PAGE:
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Is Netflix’ Afflicted A ‘Freak Show?’

September 19, 2018

An open letter to Netflix was published on Tuesday criticising its recent docu-series, Afflicted, which chronicles the lives of seven people with chronic illnesses. The letter highlighted what it called the show’s “stigmatising portrayal of disability” and was signed by a Nobel laureate as well as film-makers, writers and activists including Monica Lewinsky and Lena Dunham.

Billed as portraying “baffling symptoms and controversial diagnoses”, the show follows patients as they search for treatments and some relief. But it was alleged in an article in the LA Times that producers used “unethical practices”, editing footage to suggest participants’ medical conditions were psychosomatic disorders, using few expert doctors and focusing on sceptical medics who cast doubt on whether the individuals were ill at all (that science doesn’t understand many health conditions doesn’t make their symptoms less real).

The article points out that Dan Partland, the executive producer of the series, said the aim “was to give the world a compassionate window into the difficulties of patients and families struggling with elusive and misunderstood illnesses”. Yet the participants themselves are at the forefront of the criticism. Last month, several of those included in the series wrote a joint post on Medium titled The Truth Behind Netflix’s Afflicted. Participants in the show have been harassed online and have written that they have even been physically threatened or received death threats.

These are people who trusted the programme-makers to help spread understanding of their conditions to the public, and say they were rewarded by having their lives mocked to peddle prejudice. As Jill Maxi Edelstein, who has multiple chemical sensitivity, wrote in her essay criticising the show: “I trusted you with my heart and my story, and now you are using it against me and my people.”

But this isn’t simply about hurt feelings. As the letter says, Netflix reaches 300 million viewers worldwide and its programmes have the power to “reinforce barriers to appropriate medical care or disability benefits, dampen the support of vital research, and add to the stigma and social isolation of an already profoundly marginalised group of people”. There is a long history of disability being used as entertainment, from TV following rare medical conditions to dwarf wrestling – modern-day Victorian freak shows.

When groups are stereotyped on TV, it does not just reflect the prejudices of the time but can be key in perpetuating them. Distorted depictions can be particularly damaging for people with chronic illnesses – who are typically disbelieved and told: “‘It’s all in your head,” but this goes for many minorities whose lives are used as entertainment fodder for the majority.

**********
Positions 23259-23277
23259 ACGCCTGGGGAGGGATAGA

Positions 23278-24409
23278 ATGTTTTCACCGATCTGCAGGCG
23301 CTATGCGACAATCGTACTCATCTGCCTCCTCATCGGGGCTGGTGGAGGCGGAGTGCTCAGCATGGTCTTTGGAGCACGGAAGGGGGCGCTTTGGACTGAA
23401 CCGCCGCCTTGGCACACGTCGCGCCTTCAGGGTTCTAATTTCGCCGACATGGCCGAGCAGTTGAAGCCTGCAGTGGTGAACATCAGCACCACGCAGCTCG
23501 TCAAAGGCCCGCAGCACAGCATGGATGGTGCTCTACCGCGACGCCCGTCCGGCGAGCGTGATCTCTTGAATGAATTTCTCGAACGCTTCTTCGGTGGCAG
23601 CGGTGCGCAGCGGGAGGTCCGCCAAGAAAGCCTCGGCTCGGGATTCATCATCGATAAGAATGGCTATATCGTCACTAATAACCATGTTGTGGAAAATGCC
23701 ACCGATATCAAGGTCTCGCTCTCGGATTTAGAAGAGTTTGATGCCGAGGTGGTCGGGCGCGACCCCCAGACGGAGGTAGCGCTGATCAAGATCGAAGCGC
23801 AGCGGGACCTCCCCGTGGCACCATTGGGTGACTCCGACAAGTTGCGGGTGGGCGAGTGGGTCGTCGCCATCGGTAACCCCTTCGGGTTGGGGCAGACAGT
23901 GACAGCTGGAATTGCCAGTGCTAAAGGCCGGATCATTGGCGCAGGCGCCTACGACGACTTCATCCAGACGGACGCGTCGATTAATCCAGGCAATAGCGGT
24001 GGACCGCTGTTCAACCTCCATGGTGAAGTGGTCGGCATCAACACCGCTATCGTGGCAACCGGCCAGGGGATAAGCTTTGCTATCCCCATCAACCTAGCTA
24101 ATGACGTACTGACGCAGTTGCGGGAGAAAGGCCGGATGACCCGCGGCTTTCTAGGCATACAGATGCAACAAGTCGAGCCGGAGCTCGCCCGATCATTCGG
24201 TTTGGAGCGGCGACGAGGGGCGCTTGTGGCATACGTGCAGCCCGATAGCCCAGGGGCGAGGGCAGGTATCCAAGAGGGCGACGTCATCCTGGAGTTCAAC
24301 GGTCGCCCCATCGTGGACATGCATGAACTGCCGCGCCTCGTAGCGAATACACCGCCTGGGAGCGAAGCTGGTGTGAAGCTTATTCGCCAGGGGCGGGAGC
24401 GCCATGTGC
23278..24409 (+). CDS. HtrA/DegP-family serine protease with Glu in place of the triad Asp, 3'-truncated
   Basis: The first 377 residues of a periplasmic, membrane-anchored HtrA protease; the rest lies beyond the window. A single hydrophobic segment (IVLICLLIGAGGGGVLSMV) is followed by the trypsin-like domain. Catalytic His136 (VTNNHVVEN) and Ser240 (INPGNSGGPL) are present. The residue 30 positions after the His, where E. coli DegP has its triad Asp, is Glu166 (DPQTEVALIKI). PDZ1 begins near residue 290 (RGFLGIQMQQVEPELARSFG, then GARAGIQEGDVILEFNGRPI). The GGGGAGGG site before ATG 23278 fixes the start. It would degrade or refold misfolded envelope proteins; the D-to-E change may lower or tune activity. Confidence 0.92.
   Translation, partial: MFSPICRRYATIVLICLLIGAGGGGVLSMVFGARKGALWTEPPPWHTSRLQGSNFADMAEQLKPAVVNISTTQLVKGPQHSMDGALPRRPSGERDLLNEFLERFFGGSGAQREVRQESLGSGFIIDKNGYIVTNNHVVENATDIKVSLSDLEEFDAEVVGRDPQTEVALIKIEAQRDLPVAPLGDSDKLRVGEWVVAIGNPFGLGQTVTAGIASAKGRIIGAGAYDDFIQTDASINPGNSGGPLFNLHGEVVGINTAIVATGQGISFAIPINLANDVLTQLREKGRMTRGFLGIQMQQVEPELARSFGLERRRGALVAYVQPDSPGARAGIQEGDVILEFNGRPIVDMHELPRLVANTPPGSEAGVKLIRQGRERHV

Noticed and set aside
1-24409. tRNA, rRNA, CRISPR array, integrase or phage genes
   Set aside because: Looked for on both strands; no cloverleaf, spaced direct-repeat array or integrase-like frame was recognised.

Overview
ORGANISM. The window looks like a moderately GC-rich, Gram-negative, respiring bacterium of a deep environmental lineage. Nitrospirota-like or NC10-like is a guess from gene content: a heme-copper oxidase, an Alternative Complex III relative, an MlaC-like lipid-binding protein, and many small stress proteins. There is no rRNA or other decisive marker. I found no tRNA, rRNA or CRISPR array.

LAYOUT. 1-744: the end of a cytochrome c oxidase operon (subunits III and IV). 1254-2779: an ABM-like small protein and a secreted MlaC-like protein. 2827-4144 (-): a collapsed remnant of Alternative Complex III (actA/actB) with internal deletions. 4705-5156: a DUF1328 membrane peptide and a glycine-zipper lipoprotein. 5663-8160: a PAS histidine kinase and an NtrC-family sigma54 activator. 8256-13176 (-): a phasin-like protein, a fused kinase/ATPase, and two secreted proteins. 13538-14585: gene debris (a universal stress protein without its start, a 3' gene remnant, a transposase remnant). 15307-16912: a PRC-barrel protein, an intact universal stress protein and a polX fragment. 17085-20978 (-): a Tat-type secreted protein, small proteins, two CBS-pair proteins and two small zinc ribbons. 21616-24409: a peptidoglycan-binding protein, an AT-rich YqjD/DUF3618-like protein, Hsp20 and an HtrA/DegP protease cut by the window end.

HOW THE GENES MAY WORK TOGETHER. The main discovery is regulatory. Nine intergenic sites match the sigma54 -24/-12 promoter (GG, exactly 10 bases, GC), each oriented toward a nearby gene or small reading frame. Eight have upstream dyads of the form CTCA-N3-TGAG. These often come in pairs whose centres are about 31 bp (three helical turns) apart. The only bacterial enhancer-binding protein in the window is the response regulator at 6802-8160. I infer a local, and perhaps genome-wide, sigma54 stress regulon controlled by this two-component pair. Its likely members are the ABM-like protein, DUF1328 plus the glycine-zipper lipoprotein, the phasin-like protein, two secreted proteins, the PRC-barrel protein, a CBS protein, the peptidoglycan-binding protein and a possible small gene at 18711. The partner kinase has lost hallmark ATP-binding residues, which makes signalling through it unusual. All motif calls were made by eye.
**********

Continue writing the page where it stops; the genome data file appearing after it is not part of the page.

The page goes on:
The residents on Benefits Street, the Channel 4 documentary centred on a deprived Birmingham community, became synonymous with the “scrounger” rhetoric in the early years of cuts to the welfare budget. White Dee, one of the central figures in the show, later said the way she and her neighbours were portrayed “ripped us apart”, although a senior Channel 4 executive insisted that it was important to tell the stories of “distressed parts of our society”.

Shows that purport to do good can fall into this trap. My Week As a Muslim, in which a white woman went “undercover” to understand Islamophobia, was criticised for using “brown-face” and centring the story on white people. If you want to understand racism, perhaps just listen to its victims.

Controversy sells and programme-makers can create hate figures or a “freak” for added revenue. This gets more worrying in the age of social media. When television comes with hashtags, producers may whip up a crowd and then let them loose on their target.

Ultimately, it is not simply bad publicity caused by an open letter that is going to talk companies such as Netflix into being responsible – it is viewers who can send the loudest message by switching off. Besides, who wants to watch ill people’s lives being exploited?


2 Comments leave one →
  1. September 19, 2018 3:15 pm

    Just more “IT’S ALL YOUR FAULT” ‘Biopsychosocial’ Pseudoscience Quackery.

    Why target Netflix when the NHS is completely infested with UNQUALIFIED Pseudoscience Quacks…

    From Here –

    “Dr Rhiannon Buck (PhD) is a health psychologist currently working in the University of Bath.”

    ZERO medical qualifications.
    I’ll say that again… ZERO medical qualifications.
    NOT on the GMC Register.

    Medical Act 1983 –
    Penalty for pretending to be registered –
    Penalty for pretending to hold a licence to practise –

    Misconduct in Public Office –

    Well… paying QUACK FRAUDSTERS to tell people “YOU’RE IMAGINING IT” and “IT’S ALL YOUR FAULT” is cheaper than actually having to do any real work. (more cash for their pies and cake too).

  2. Robert Joyce permalink
    July 14, 2019 5:06 am

    I have 4 autoimmune diseases documented and allergic to over 100 allergens which I medicate daily for an use cortisone nasal spay and avoid animals and food allergies. I have never heard of electromagnetic sensitivity. ive heard of multichemical sensitivity but damn im poor and on disability my son is 26 and nonverbal autistic mmr. hes sensitive to mold dogs cats and foods and I keep him away from them we would die from nontreatment if we didn’t have insurance medicare and Medicaid. some of the treatments mentioned that were expnsive seem like a carefully invisioned bullshit treatment for the rich and misinformed patients im sorry but that’s my opinion. I took allergy shots for 20 years and nearly died 3 times from allergic anaphylaxis from the shots me and mikey both so I said the hell with it if the treatment is more likely to kill us quicker than the disease.

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